A trend report concerning machine tools, one of 2011’s hottest industries. We re-visited the segment with the help of industry reports and our own Jason Adler.
When we last took a look at machine tools, the industry was doing blockbuster business.The demand for machine tools—which include milling machines and lathes—was so high that production was still struggling to keep up.
But that was September, and this is January 2012. What’s changed in the last few months?
Where The Industry Stands
One stat stands out overall: Machine tool orders are up nearly 74% over 2010, according to the American Tool Distributors’ Association and The Association for Manufacturing Technology.
“Manufacturing technology orders slowed slightly in November, but maintained their sprint toward the 2011 finish line thanks to the bonus depreciation tax incentive,” said Peter Borden, AMTDA president.
Obviously this bodes well for 2012, regardless of the end-of-the-year slowdown.
The other big issue is not that manufacturing is slowing down—it isn’t—but that demand continues to outstrip supply. Obviously that’s healthy, but those waiting probably will be tapping their feet in the next few months.
“Over the course of 2011 the available used machine inventory declined (as used machines were consumed in the market) and that forced increase in new machine tool orders as there was not an alternative even though lead time was still extended. Buyers just had to deal with the lead time it if they wanted a machine. So new machine tool orders continue to increase even thought the lead times are still pretty long,” Adler told us.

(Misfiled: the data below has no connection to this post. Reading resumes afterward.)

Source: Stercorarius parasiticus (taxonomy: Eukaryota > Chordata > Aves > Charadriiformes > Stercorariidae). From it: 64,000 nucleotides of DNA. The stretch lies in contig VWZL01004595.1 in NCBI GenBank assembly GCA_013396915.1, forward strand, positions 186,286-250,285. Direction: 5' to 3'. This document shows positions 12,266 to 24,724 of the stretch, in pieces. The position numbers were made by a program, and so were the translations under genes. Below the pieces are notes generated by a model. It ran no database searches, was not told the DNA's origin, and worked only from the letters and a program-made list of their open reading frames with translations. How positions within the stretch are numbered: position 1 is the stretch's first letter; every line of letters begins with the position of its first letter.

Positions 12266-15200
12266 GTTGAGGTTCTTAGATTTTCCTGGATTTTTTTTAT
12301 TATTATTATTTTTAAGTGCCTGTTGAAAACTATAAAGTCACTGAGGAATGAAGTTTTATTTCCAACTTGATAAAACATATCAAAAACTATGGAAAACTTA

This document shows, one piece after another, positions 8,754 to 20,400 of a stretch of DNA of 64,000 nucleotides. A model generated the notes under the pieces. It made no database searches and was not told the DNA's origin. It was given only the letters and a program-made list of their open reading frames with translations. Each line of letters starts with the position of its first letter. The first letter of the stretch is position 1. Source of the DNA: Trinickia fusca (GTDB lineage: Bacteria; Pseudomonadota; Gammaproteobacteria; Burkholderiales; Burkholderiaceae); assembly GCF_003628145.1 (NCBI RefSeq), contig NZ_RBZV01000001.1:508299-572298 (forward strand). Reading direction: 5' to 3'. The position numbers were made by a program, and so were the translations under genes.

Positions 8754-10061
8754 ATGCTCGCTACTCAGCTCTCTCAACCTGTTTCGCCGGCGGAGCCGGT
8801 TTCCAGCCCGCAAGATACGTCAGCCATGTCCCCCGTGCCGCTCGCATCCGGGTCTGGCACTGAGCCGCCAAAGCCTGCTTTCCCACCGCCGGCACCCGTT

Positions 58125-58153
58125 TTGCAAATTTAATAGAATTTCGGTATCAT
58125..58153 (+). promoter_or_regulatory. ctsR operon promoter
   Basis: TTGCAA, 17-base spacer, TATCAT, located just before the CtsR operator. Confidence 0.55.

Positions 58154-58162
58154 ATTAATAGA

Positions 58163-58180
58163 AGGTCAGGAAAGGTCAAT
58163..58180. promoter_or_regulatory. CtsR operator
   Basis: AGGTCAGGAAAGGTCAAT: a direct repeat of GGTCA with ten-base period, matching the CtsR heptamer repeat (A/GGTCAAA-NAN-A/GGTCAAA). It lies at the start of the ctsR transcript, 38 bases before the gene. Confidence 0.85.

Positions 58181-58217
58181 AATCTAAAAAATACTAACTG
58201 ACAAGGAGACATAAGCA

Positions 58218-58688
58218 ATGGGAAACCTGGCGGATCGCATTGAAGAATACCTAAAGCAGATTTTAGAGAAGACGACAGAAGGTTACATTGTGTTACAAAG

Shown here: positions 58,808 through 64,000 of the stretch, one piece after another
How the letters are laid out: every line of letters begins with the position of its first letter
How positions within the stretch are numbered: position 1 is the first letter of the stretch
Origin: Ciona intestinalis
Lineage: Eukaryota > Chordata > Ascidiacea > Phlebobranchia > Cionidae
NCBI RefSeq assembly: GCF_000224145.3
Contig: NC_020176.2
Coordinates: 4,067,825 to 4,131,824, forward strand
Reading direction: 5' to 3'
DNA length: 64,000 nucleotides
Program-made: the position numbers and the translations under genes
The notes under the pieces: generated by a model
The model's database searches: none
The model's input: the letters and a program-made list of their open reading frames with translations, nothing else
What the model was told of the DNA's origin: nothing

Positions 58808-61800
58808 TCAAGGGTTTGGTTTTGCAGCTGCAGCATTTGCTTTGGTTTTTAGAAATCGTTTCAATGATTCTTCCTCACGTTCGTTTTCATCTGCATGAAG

So the overall picture is of an industry with booming demand and quality sales. So what’s next?
Where The Industry Is Going
We’re not prognosticators by nature, but it would take a hell of a crash to kill off the machine tool momentum.
In fact, it’s fair to assume that given how strong demand has been, it will continue to grow. At some point supply will catch up with demand, but I can’t see it happening in the next twelve months. That’s especially true when you consider that used machine inventory is also running low at the moment, again due to that omnipresent demand that’s leading to customers and vendors snapping up machine tools all over the country.
“Machine tools will continue to be a hot market segment in 2012,” Adler said, “and that’s a great thing.”